I hope that helps. If there are any other dairy items that you miss or do not know how to cut out of your diet then comment below and I will see if I can help! Remember the blogging world is rife with dairy free recipes for al of your favourite dishes! Do not assume you will never be able to enjoy puddings again!

Visiting our Mummies and filling our tummies!

We have had another great weekend. Saturday was spent doing lots of organising; we still hadn’t finished unpacking and most of our junk had been dumped in what will eventually be Poppy’s room. Even though she isn’t in it yet and probably won’t be for a while, I want it to look nice and not just be an excuse to gather more cr*p! We went through all of the boxes and managed to completely clear the room and rearrange the furniture. I cleaned the shelves and arranged some wooden toys on them, all of them low enough for Poppy to reach herself when she is toddling, in keeping with Montessori philosophy. It looks really cute, and I am excited for when Poppy starts to enjoy playing in there and sleeping on her very own floor bed!

To break the day up a bit we went back to our new favourite vegetarian cafe and had a gorgeous lunch. It is a little pricey but they were good portions. I had a wholebean vegan burger, with onion rings, relish and gerhkins – delicious! And Tim had goats cheese tart which was also divine. Both came with a salad and Poppy chewed on a bit of sweet potato. We couldn’t resist the carrot cake for desert, and went home feeling rather full.

As if we haven’t eaten enough cake lately, I spent last night making another one for today’s dinner at Nana’s! It was a dairy free mocha fudge cake, and it was really easy to make. Recipe to follow!

 

I wrote a few notes for my next assignment later on, which is all about play. I was learning all about treasure baskets and it inspired me to have a change around of Poppy’s sensory objects, realising that whilst they were lovely, she probably had become bored of the same things. I collected lots of interesting everyday items from around the house and ordered a big shallow basket for them all to go in. I will write a post about treasure baskets, how brilliant they are for babies and how you can make your own, when the basket arrives! We took a  smaller portable treasure basket out with us today, and she loved exploring all of the different textures and shapes, it made the car journeys much easier.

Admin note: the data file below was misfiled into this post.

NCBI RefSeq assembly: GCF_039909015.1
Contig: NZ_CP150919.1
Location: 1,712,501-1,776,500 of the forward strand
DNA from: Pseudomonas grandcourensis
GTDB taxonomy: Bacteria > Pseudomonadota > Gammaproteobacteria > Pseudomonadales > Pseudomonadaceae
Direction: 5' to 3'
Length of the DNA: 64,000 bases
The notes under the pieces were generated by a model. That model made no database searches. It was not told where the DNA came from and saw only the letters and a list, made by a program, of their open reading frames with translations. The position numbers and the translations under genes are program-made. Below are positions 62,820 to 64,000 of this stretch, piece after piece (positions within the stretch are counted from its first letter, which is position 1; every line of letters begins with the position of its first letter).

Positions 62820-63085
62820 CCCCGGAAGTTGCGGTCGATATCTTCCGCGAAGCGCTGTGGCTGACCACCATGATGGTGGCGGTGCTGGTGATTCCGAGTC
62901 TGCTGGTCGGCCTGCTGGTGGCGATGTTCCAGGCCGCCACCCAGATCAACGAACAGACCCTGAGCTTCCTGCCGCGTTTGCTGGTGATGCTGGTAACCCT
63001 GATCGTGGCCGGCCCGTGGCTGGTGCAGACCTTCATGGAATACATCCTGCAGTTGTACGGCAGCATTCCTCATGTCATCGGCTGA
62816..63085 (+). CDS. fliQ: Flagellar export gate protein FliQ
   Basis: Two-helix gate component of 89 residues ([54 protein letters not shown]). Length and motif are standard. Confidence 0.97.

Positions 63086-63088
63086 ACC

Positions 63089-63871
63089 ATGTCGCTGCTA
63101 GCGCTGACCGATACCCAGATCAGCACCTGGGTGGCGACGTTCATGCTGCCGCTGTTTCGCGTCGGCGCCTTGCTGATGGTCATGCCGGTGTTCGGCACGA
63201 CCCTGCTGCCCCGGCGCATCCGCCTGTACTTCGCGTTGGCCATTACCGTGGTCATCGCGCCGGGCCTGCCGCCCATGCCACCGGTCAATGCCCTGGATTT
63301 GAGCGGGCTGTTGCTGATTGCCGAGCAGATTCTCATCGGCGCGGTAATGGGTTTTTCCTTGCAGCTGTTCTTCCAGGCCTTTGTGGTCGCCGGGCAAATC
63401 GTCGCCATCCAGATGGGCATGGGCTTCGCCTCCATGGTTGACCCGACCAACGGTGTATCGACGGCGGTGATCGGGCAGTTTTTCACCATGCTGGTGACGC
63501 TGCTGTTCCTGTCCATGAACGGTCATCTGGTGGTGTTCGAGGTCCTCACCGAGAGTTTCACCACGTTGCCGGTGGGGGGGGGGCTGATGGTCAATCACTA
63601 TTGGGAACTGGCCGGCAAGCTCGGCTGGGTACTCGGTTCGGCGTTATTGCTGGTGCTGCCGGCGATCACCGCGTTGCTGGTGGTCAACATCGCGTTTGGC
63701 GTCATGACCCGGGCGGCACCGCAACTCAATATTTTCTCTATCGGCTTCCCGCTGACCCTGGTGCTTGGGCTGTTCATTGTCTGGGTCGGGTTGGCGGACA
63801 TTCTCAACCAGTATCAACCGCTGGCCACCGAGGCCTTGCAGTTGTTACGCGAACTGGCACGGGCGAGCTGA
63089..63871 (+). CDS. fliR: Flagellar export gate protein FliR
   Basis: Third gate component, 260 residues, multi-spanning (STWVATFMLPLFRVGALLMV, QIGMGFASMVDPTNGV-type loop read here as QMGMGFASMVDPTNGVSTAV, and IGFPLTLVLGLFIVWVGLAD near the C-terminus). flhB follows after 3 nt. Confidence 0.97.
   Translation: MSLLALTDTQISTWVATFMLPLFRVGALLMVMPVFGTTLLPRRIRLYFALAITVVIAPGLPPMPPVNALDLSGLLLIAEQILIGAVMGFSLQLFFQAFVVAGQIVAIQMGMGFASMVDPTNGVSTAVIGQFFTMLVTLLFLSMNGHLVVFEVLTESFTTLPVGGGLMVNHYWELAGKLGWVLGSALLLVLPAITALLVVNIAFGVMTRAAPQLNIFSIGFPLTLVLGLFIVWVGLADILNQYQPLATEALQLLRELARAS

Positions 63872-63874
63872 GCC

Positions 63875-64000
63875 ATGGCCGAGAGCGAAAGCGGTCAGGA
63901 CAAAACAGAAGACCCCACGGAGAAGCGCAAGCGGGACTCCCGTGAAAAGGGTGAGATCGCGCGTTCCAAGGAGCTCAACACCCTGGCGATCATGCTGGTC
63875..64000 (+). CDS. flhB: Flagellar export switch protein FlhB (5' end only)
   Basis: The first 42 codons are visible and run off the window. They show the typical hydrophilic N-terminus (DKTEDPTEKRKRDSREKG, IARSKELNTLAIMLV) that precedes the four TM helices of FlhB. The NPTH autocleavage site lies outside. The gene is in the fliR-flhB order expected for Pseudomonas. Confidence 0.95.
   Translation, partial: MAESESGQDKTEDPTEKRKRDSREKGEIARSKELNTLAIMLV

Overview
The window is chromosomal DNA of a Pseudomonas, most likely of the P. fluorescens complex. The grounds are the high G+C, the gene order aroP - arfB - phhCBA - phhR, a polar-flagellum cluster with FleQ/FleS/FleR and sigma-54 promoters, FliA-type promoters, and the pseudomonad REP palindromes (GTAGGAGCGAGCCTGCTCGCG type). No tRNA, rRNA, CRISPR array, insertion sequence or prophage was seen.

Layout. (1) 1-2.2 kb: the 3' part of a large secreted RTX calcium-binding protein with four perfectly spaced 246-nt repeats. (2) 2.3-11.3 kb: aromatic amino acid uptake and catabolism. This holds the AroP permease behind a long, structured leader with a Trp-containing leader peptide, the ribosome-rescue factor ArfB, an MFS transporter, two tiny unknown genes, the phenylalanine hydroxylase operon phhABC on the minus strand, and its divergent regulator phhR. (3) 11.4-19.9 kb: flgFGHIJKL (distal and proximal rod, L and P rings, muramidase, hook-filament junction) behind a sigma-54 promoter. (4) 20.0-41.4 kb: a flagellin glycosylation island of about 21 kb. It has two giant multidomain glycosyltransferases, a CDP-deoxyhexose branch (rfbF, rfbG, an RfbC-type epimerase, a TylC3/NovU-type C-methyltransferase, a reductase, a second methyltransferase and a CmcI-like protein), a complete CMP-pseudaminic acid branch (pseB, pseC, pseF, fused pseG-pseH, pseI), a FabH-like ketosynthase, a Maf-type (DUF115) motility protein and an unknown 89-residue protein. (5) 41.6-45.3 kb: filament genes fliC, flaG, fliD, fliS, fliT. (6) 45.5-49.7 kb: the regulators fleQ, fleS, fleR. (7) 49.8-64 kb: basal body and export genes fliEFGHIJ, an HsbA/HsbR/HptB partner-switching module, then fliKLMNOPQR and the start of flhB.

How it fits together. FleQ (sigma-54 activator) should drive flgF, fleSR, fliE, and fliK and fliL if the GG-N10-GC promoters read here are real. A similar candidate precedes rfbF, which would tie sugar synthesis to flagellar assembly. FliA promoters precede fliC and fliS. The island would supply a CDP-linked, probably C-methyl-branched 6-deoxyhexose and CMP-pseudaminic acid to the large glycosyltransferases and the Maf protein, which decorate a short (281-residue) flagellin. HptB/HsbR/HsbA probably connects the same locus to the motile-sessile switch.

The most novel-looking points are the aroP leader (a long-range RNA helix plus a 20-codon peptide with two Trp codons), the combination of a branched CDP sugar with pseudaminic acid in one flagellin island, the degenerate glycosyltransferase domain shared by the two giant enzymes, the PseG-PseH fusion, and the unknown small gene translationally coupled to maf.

Today we visited Brackley and our first stop was at Grannie’s house where The Greats were staying. Poppy was on good form, playing very happily and posing for photo’s. She was a very lucky girl and got given a beautiful push along wooden toy from her Great Grandma and Grandpa.  It was lovely to see Tim’s family as always, and even Oscar came home a happy boy with a bag of bones from Grannie!

Image

After all the excitement Poppy had a sleep whilst we walked Oscar, before going for dinner at Nana Sue’s and Joe’s. My Nanny was there too and they are also hosting a Japanese student at the moment called Mizuki, who was really sweet and taught us some Japanese, or tried at least! She also showed us some origami, and I made her a bunny, which is much simpler origami and great to do with kids at Easter! You can find instructions here. We also tried some sweets made from apricots from her parents sweet shop in Japan which were lovely. Having her eat with us reminded me of my own time in Spain; young and in a new country where I hardly understood the language, it was really daunting. She probably thought we were all nuts but she was always smiling and socialising, and I think Mum and Joe have made her feel very at home. Me and Tim are now thinking of looking into hosting a foreign student as well!

We enjoyed a wonderful roast dinner thanks to Joe, a cheeky glass of wine and a pretty good dessert thanks to me!

It was great to see everyone, I just wish we could visit more people when we go home. But something that was quite interesting was that we both said that although we miss the people we love, we don’t really miss our old town at all and on the journey back it really felt like we were coming ‘Home’. It is a nice feeling to be so settled so soon, especially as it is the first time either of us have moved away from Brackley (aside from Uni) and we knew nothing about this area.

I am now going to crack on with some more Montessori work so that I can relax and enjoy my jam packed week ahead. Excited about catching up with some friends and seeing my lovely cousin who is yet to meet Poppy. Look out for upcoming posts about dairy substitutes, treasure baskets, some recipes and non-toxic household products. But for now I will leave you with a few pictures of these beauties! (click to enlarge)